To understand how Bombay Sapphire got its name, you must start at a place somewhat unexpected. The girl with the curls a.k.a. Mary Pickford was one of the most prominent silent Hollywood actresses. In 1909 alone, she appeared in fifty-one films, by 1916 it was said that only Charlie Chaplin was more popular. She starred in fifty two films throughout her career, earning a vast amount of wealth playing an all manner of character.
Articles Tagged: Bombay
Perhaps the best part of doing this new series of impressions is that I no longer have to hold back on sharing some tasting notes, just because I don’t have a full bottle of the gin. While I’d love to spend some time tasting Bombay Amber in a series of cocktails, it’s really just not plausible. That is unless I’m able to schedule a flight which connects/goes to Las Vegas, Toronto, Singapore, or Sydney. Though I’ve been doing a fair amount of traveling this year, those cities have eluded me. For now. Though I’ve got my eye on you Sydney.
I’ll spare you my thoughts on travel retail*, and get down to the gin.
In <100 Words
Take the standard Bombay Dry Gin  botanical blend, and add smoky black cardamom, nutmeg, and the zest of a type of bitter orange. Could it be Seville? Myrtle Orange? Or maybe even Amara? My money is on Seville orange. It is then aged in oak barrels, which formerly held French Vermouth. The bottle is distinctive, unlike anything else, and as with Sapphire and East, it looks as if Bombay is pushing the envelope slightly further than it really is.
In a ridiculous case of possibly the most unfortunate timing in the world for a gin writer, I had dinner at Washington D.C.’s Founding Farmer’s restaurant on Sunday night. And just four days later, they launch their own gin, distilled at the Copper Fox Distillery in Virginia. Available at the restaurant after October 22nd. North Carolina’s outstanding Cardinal Gin joined the Barrel Aging fray with their recently released Cardinal Barrel Rested Gin. If you’re fortunate enough to be located in the Carolinas, check it out and let me know how it is. Recently reviewed Ungava Gin has gone international, now available in 55 countries. And c’mon UK folks. You know you’re thinking holiday season already, and you know what that means? Master of Malt’s annual collaboration with The Gin Blog’s Ginvent Calendar. None of the spirits are new, but the calendar is. And it’s a great way to get to know 24 gins, some old favorites, some new.
Who Else is talking about gin?
Gin is no longer stuffy, uptight and old seeming, who would have thought? The telepgraph chronicles gin’s ascension from being “as cool as granny’s sherry*” to the choice of the “adventurous drinker.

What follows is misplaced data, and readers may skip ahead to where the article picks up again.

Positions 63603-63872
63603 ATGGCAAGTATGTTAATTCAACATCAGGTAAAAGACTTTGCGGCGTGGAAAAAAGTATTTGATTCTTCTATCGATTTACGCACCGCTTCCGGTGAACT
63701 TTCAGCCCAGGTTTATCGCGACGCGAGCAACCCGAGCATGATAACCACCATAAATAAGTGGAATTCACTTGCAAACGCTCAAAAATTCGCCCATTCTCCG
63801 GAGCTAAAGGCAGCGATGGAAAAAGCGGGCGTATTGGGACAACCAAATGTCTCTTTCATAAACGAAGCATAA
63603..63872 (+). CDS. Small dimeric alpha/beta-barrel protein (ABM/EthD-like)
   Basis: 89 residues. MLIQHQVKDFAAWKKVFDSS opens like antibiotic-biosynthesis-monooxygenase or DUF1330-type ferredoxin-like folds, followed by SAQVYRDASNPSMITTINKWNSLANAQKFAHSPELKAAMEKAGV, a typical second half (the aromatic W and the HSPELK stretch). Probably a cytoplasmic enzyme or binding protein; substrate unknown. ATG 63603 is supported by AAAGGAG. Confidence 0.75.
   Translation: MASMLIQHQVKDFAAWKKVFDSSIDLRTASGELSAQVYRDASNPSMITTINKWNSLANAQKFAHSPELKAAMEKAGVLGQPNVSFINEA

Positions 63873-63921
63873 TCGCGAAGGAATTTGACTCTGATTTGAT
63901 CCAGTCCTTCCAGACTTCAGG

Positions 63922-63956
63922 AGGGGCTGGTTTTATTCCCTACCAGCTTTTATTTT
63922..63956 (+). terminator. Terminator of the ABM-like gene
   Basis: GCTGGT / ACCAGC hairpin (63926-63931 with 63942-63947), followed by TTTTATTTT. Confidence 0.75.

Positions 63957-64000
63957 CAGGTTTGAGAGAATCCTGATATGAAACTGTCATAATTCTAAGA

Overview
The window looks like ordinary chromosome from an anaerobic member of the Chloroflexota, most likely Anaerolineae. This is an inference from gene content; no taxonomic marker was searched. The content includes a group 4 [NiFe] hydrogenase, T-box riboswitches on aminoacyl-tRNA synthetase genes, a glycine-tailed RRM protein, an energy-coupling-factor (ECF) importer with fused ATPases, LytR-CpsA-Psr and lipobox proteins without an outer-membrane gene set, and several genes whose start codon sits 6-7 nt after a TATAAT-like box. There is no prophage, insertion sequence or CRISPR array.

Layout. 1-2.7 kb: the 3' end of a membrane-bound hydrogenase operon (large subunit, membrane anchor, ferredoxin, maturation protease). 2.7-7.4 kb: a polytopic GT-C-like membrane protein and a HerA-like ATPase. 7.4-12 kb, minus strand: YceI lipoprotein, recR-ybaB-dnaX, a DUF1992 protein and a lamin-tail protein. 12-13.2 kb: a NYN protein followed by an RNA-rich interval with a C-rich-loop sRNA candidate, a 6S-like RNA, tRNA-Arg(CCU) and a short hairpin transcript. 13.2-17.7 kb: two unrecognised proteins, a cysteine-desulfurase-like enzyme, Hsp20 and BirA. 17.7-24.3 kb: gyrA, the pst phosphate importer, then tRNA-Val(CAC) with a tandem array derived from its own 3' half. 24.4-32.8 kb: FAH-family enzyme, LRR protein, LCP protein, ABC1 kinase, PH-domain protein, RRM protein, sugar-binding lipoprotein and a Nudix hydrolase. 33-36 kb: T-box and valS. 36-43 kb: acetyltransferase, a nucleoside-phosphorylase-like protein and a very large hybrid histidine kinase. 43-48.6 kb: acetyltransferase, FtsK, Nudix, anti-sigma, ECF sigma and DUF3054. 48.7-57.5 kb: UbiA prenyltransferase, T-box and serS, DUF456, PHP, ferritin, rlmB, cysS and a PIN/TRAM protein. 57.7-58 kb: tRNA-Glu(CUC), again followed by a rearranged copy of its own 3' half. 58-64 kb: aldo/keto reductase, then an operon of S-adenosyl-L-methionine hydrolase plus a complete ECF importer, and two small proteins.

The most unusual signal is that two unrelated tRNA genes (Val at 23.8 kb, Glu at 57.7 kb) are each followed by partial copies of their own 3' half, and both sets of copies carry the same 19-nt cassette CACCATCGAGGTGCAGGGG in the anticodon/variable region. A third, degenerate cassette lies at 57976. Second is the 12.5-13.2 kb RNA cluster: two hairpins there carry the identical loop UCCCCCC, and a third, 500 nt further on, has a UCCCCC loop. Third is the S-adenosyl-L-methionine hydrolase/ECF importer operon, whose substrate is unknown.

Perhaps the single frequently requested gin review is this little number right here. I’ve mostly stayed clear of it out of respect. I know its a great gateway gin, and I give it a lot of credit for helping to show a generation of gin drinkers that gin can be more complex and have notes that are other than just juniper. If someone I meet says “yeah I drink gin,” odds are this gin is among their favorites. I’ve never really felt the need to critique or laud a gin who clearly doesn’t need me to waste type on them. This is the second most widely drank gin in the world today.
But here I am, giving into the call. I’m reviewing that gin which has turned I would guess millions on to gin, and a gin which I honestly will admit to being the first gin behind a bar that I recognized a decade ago as a gin that I could and would want to be seen drinking.
This is a Bombay Gin so of course the botanicals are clearly labeled on the bottle. This is another one of the revolutions in gin to which we owe Bombay some credit.
Today we’re going mainstream.
I know a lot of folks like to hear about craft gins, but I also know there’s been a lot of “what do you think about this gin,” where this is a gin that you can find on the shelf of every liquor store worth its salt from sea to shining sea on both sides of the Atlantic.
Today, we’re going to look at Bombay Dry Gin. You might know the name better from the Sapphire blend which was among the pioneers in putting all the botanicals clearly on the back of the bottle [something Bombay Dry does now also] and one of the first crossover gins designed to appeal to folks who don’t really dig the juniper forward gins of yore.
First and foremost, this is a gin of yore. Juniper forward, this is a gin that is classic in style though has a few flourishes to set it apart. Let’s get to the tasting notes, shall we?
Tasting Notes. Neat we have lemon fresh and lots of juniper. Strongly gin like. The lemon notes seem to overwhelm and dominate the nose on this at the end.